sea04

If I had to complain about something, it would be that the LSD-style images near the third act can become a bit too much at times. I don’t have any trouble dealing with flashing images, but there was one scene where it almost became too much. It’s one of the few times I could think of where the visuals and indie style almost becomes distracting. I mean, yes, the animation is very different, and I think that helps it stand out, but when the indie vibe becomes too in-your-face, then that’s a problem.

sea06

I know this movie will probably be on a base-by-base situation in terms of overall enjoyment, but I really loved My Entire High School Sinking into the Sea. It had great laughs, vibrant visuals, a good sense of humor, and the actors did a wonderful job bringing the characters to life. I thought it would be a while for something to top The LEGO Batman Movie as my favorite film of the year, but for now, it has topped it. I’m sure things might change in the future with upcoming GKids releases and other releases, on top of rewatching these films for the end of the year list, but for now, I have a current favorite animated film of 2017. Sadly, it’s getting close to the 90th review so how about we look at a movie Netflix didn’t bother to advertise for obvious reasons with Sahara? Thank you for reading my review. I hope you all enjoyed the article, and I will see you all next time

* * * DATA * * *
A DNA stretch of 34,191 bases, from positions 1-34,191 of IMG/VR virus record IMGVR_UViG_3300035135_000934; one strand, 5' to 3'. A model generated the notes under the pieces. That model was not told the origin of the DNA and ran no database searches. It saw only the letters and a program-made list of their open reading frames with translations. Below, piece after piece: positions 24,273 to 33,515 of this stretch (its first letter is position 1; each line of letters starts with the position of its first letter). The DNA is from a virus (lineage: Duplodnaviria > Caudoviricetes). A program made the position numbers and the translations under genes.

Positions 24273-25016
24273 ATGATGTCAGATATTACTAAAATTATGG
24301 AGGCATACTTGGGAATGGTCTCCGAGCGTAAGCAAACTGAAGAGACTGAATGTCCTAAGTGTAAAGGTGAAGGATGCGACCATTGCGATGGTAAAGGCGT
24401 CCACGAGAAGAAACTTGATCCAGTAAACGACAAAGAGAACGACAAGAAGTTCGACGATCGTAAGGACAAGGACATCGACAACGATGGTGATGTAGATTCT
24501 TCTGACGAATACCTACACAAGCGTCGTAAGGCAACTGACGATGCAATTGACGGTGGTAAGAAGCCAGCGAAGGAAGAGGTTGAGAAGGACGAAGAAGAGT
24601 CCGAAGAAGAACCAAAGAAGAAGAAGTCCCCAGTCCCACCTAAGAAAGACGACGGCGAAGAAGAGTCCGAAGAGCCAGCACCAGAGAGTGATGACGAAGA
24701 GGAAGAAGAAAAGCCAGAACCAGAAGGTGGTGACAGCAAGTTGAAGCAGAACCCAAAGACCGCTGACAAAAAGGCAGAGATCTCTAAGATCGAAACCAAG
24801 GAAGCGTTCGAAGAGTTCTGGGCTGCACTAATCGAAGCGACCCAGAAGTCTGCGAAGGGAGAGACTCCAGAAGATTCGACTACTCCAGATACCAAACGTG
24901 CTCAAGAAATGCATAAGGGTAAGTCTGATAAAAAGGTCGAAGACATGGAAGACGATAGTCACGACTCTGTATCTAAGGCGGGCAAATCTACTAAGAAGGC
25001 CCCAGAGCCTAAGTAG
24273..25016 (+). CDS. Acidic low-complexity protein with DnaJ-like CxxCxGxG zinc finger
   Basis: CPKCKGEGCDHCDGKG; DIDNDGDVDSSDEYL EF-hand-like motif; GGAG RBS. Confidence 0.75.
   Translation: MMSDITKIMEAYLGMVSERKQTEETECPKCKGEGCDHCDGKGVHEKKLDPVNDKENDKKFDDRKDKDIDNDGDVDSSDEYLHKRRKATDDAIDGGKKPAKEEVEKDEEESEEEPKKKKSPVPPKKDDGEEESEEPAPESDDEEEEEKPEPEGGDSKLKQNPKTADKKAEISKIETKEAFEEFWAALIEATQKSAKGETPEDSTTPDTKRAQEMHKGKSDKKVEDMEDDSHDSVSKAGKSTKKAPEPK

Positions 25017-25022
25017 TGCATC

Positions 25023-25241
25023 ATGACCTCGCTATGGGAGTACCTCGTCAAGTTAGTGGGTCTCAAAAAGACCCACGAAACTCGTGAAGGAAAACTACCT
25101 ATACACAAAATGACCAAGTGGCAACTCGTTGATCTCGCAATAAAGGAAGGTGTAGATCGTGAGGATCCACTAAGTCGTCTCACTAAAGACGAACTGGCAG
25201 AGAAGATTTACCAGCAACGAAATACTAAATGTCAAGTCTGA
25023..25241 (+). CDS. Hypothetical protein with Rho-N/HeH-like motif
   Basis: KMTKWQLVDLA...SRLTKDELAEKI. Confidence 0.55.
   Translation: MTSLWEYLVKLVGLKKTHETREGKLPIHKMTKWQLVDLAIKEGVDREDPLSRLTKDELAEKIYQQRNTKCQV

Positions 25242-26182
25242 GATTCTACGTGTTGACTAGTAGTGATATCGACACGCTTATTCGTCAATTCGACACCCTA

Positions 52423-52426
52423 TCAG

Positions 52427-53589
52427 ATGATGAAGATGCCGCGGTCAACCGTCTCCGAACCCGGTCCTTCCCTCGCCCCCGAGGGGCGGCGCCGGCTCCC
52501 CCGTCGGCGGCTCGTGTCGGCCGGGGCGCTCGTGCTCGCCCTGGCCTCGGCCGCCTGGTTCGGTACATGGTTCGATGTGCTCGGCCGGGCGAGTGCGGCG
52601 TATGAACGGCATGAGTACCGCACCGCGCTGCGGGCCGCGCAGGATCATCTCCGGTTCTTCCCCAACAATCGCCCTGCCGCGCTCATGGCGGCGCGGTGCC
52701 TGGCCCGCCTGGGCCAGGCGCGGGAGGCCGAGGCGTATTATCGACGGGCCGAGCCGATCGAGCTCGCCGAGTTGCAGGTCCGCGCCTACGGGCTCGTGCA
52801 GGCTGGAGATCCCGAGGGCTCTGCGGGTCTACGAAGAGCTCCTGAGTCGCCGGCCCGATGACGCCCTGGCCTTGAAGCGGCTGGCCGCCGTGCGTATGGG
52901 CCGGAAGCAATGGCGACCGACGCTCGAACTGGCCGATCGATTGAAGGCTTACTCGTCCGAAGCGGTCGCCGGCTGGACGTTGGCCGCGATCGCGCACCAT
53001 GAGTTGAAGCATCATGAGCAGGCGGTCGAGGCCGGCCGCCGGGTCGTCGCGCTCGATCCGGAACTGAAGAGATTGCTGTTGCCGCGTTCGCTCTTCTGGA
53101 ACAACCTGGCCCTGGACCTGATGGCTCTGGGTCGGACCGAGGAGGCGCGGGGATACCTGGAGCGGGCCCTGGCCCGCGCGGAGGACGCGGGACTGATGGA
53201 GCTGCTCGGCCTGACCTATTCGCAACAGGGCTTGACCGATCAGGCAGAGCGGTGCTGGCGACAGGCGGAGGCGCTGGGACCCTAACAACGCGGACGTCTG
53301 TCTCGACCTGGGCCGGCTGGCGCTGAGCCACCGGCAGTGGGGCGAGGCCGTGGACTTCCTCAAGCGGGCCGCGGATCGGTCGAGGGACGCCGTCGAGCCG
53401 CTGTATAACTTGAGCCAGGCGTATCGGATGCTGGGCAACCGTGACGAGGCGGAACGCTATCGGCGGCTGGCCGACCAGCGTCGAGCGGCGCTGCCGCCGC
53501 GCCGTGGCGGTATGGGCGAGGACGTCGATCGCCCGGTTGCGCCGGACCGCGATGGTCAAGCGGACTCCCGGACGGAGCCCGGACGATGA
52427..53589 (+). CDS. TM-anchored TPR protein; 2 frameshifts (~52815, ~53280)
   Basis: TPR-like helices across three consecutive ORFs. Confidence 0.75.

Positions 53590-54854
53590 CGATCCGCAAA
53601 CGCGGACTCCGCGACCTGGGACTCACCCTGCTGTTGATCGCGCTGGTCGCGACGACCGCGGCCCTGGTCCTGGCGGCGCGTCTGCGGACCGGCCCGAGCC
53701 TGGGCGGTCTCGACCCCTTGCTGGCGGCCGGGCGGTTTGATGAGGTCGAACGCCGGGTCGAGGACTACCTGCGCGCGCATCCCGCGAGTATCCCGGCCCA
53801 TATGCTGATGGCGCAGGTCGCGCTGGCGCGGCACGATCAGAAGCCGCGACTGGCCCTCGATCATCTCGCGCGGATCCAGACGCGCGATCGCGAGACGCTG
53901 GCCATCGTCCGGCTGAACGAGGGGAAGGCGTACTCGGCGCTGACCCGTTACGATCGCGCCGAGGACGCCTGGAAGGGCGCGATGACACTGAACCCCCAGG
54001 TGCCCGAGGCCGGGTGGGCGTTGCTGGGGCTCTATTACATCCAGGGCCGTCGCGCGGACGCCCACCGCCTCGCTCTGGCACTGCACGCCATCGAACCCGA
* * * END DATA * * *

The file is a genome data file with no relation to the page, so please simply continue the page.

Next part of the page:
Rating: Go see it!

Advertisements

Should We Worry About The New Academy Award Rule for Animation? (Probably Not)

worry01

(If you like what you see, you can go to camseyeview.biz to see more of my work on video game reviews, editorials, lists, Kickstarters, developer interviews, and review/talk about animated films. If you would like, consider contributing to my Patreon at patreon.com. It would help support my work, and keeps the website up. Thanks for checking out my work, and I hope you like this editorial!)

Warning: This entire article is obviously subjective, and my solutions are not the end-all-be-all solution to the problem.

worry03

Recently, the Academy of Motion Pictures put down a new rule for the Best Animated Feature voting, where instead of just the individuals of that branch of the Academy voting, everyone else from the other branches can throw their vote into the ring as well. Obviously, for many animation viewers and lovers, concerns were raised, since now anything is possible in terms of what animated films can get into those five precious spots that are meant for the best of the best from each year. So, should we worry? Why should we be worried? Is there anything truly worth being concerned about? Well, personally, I would say no. Why would I say that? If you will give me some of your time, I shall explain myself.